Dr. Ekkehard Bonatz answers your questions about the lumps and bumps you may find on your hand or wrist.
I have been told I may need surgery for a tumor in my hand. What does that mean?
A “tumor” simply means there is a swelling that is not normally there, and your doctor feels it needs further examination. Sometimes it is referred to as a mass.
What kinds of tumors should I be concerned about?
Most tumors or masses on the hand and wrist are benign and are not cancer. Most commonly they are ganglion cysts. They are fluid-filled and can change in size. A giant cell tumor is a benign collection of tissue around a joint or a tendon. A thickening in the skin of the palm can also be a sign of Dupuytren’s contracture.
When should I see a hand surgeon about a tumor, growth or mass?
When the problem interferes enough with your hand function during the day or while enjoying a particular hobby, you may want to seek further advice. Many patients experience mild pain or discomfort, while others just notice a lump that wasn’t there before.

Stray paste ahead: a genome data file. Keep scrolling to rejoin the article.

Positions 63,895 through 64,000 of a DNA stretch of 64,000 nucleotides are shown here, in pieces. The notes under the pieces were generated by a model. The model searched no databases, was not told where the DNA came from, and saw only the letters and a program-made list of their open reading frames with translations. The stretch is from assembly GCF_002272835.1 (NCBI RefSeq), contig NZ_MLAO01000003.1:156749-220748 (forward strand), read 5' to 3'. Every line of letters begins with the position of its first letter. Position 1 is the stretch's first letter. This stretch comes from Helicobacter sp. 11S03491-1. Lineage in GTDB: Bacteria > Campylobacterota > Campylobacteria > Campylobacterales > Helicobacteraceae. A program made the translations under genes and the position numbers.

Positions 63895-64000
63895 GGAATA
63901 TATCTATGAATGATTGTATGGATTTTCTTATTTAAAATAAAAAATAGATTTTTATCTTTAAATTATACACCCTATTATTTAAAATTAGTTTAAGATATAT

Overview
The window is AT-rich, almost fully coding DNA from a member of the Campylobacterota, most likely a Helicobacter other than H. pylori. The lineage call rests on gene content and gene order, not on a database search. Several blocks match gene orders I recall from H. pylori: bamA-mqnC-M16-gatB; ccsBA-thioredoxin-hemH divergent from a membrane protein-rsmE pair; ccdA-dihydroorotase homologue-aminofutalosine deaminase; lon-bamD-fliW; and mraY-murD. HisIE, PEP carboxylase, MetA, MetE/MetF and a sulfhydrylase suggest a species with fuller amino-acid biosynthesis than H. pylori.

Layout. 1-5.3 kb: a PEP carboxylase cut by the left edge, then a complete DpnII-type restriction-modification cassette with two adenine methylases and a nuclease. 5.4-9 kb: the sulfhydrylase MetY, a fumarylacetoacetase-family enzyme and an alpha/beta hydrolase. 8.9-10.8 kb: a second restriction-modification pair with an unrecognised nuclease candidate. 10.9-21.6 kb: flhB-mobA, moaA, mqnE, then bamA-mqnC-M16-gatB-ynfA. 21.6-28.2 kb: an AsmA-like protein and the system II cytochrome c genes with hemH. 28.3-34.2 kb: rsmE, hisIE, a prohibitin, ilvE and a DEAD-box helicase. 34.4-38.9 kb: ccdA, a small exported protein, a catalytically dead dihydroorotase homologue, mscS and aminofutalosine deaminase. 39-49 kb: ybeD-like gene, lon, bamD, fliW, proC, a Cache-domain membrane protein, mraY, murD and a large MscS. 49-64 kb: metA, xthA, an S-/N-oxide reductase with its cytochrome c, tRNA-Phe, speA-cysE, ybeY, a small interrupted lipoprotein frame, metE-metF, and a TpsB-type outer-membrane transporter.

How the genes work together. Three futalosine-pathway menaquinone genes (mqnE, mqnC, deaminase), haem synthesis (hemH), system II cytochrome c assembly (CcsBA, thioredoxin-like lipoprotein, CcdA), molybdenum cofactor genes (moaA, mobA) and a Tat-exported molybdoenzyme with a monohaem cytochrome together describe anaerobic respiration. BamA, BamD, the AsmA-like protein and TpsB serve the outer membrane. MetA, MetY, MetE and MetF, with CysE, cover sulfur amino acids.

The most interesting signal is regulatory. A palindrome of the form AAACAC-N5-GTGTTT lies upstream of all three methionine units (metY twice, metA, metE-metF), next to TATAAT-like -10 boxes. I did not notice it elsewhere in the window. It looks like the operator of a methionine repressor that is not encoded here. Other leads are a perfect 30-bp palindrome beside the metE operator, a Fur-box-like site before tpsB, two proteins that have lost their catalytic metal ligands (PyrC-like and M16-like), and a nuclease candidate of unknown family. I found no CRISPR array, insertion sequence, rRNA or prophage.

How will my doctor decide what to do about it?
Many growths around the hands and wrists can be left alone if you feel comfortable with your surgeon’s assurance that they are benign. If there are concerns about cancer, or if the problem is becoming too painful or otherwise too bothersome, your hand surgeon may obtain additional tests, such as an x-ray, an ultrasound examination or an MRI scan. Many tumors do not show up on x-rays.
Ekkehard Bonatz, M.D., Ph.D., is a partner at Southlake Orthopaedics in Birmingham and Hoover, AL. He specializes in hand and upper extremity surgery. He is also a faculty member of the hand and upper extremity fellowship program at the University of Alabama at Birmingham. His surgical training was at the Baptist Medical Centers in Birmingham and at UAB, where he completed his orthopaedic surgery training. He subsequently trained in hand and upper extremity, microsurgery, and reconstructive surgery at UAB.